• Added a little to the database section, but spent most of the afternoon updating TF and trying it out on examples

Phil 1.4.17

7:00 – 3:00 ASRC MKT

  • Confidence modulates exploration and exploitation in value-based learning
    • Uncertainty is ubiquitous in cognitive processing, which is why agents require a precise handle on how to deal with the noise inherent in their mental operations. Previous research suggests that people possess a remarkable ability to track and report uncertainty, often in the form of confidence judgments. Here, we argue that humans use uncertainty inherent in their representations of value beliefs to arbitrate between exploration and exploitation. Such uncertainty is reflected in explicit confidence judgments. Using a novel variant of a multi-armed bandit paradigm, we studied how beliefs were formed and how uncertainty in the encoding of these value beliefs (belief confidence) evolved over time. We found that people used uncertainty to arbitrate between exploration and exploitation, reflected in a higher tendency towards exploration when their confidence in their value representations was low. We furthermore found that value uncertainty can be linked to frameworks of metacognition in decision making in two ways. First, belief confidence drives decision confidence — that is people’s evaluation of their own choices. Second, individuals with higher metacognitive insight into their choices were also better at tracing the uncertainty in their environment. Together, these findings argue that such uncertainty representations play a key role in the context of cognitive control.

  • Artificial Intelligence, AI in 2018 and beyond
    • Eugenio Culurciello
    • These are my opinions on where deep neural network and machine learning is headed in the larger field of artificial intelligence, and how we can get more and more sophisticated machines that can help us in our daily routines. Please note that these are not predictions of forecasts, but more a detailed analysis of the trajectory of the fields, the trends and the technical needs we have to achieve useful artificial intelligence. Not all machine learning is targeting artificial intelligences, and there are low-hanging fruits, which we will examine here also.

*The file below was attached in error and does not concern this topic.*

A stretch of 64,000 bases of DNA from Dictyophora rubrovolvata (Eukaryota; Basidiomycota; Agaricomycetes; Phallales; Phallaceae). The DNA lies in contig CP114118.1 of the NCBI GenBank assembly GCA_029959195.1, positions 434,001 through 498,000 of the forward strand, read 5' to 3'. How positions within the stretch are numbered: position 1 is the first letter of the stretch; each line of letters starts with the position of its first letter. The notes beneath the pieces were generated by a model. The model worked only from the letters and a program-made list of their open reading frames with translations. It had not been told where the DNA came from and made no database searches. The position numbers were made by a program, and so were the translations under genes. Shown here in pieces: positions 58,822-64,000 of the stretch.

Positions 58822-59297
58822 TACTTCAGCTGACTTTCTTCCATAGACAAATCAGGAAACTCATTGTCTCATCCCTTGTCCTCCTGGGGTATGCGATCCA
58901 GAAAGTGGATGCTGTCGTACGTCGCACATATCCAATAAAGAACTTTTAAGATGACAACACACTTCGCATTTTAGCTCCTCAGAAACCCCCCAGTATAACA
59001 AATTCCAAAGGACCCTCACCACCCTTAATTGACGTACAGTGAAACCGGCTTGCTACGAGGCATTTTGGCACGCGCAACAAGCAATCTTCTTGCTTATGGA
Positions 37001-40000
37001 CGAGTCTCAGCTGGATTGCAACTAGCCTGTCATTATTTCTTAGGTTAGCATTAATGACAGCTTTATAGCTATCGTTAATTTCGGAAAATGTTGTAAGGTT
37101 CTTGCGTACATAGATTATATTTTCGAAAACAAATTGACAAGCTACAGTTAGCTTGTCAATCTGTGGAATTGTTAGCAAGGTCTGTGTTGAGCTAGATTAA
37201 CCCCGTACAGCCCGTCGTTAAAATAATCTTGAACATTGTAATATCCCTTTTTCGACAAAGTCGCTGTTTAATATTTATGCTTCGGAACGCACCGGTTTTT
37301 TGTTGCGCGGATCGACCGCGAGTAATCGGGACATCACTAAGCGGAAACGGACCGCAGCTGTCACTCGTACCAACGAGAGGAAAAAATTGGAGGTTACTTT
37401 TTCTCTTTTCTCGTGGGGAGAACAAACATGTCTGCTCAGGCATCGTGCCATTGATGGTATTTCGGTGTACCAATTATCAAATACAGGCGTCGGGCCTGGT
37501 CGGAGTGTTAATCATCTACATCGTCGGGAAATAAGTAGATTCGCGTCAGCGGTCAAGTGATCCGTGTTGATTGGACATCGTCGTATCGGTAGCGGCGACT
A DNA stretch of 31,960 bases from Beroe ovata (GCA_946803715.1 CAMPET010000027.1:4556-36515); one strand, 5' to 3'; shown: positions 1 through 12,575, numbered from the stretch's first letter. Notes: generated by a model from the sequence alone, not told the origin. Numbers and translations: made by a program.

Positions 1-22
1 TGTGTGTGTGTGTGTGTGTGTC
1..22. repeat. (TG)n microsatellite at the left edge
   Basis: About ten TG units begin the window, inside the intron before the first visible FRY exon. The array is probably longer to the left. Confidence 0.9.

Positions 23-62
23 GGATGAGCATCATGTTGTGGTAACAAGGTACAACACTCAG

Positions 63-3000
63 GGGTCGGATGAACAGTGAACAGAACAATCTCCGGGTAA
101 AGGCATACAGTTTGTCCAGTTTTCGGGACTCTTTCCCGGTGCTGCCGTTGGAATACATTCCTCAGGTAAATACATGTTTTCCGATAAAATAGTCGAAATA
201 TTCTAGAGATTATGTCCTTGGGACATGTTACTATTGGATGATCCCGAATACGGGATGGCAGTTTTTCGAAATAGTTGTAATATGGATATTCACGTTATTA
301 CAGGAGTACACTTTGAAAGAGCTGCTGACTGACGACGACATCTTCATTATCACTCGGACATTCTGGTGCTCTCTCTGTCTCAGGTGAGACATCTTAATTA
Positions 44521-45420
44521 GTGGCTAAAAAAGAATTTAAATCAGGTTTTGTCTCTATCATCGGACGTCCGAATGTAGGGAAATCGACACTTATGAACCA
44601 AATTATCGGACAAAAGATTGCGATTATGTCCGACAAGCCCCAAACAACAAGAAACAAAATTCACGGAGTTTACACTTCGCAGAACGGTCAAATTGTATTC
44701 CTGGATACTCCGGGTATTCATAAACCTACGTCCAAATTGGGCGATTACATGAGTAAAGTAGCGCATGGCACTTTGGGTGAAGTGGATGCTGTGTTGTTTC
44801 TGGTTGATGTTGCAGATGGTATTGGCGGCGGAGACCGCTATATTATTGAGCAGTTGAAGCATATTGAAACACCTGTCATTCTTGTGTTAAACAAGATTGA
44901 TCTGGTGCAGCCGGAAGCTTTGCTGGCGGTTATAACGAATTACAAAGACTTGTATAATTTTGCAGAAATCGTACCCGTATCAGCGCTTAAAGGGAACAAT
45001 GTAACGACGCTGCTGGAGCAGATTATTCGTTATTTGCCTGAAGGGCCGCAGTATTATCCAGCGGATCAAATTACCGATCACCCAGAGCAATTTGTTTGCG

• Synthetic Experiences: How Popular Culture Matters for Images of International Relations
    • Many researchers assert that popular culture warrants greater attention from international relations scholars. Yet work regarding the effects of popular culture on international relations has so far had a marginal impact. We believe that this gap leads mainstream scholars both to exaggerate the influence of canonical academic sources and to ignore the potentially great influence of popular culture on mass and elite audiences. Drawing on work from other disciplines, including cognitive science and psychology, we propose a theory of how fictional narratives can influence real actors’ behavior. As people read, watch, or otherwise consume fictional narratives, they process those stories as if they were actually witnessing the phenomena those narratives describe, even if those events may be unlikely or impossible. These “synthetic experiences” can change beliefs, reinforce preexisting views, or even displace knowledge gained from other sources for elites as well as mass audiences. Because ideas condition how agents act, we argue that international relations theorists should take seriously how popular culture propagates and shapes ideas about world politics. We demonstrate the plausibility of our theory by examining the influence of the US novelist Tom Clancy on issues such as US relations with the Soviet Union and 9/11.
  • Continuing with paper tweaking. Added T’s comments, and finished Methods.

Phil 1.3.18

Well, it didn’t take long at all for 2018 to trend radioactive…

Jan2_2018_Trump

7:00 – 4:30 ASRC MKT

  • Behavioural and Evolutionary Theory Lab. Check the publications and the venues
  • A bit on the idea that Neural Coupling is an aspect of the Willing Suspension of Disbelief.
  • More tweaking on the paper. Waaaaaayyyyyy to many “We” in the abstract. Done through modeling.
  • Need to generate nomadic, flocking, and stampede generated maps. Done! See below.
  • Redo the proposal so that the Tile View is the central navigation scheme with aspects for users, topics, ratings, etc. Done
  • Generated data for Aaron’s ML sessions. Planned upgrading my box so we can run things on the Titan card
  • Some more results from the belief space mapping effort. Each map is constructed from a 100 sample run over the same 10×10 grid after the simulation stabilized:
    • Here’s a quick overview of the populations: ThreePopulations
    • Stable Nomad behavior map: nomad-stableGood overall coverage as you would expect. Some places have more visitors (the bright spots), but there are no gaps in the belief space.
    • Stable Flocking behavior map: flocking-stableWe can see gaps start to appear in the belief space, but the overall grid structure is still visible at the center of the network where the flock spent most of its time. This is also evident in the bright ring of nodes that represents the cells that the flock traversed while it was orbiting the center area.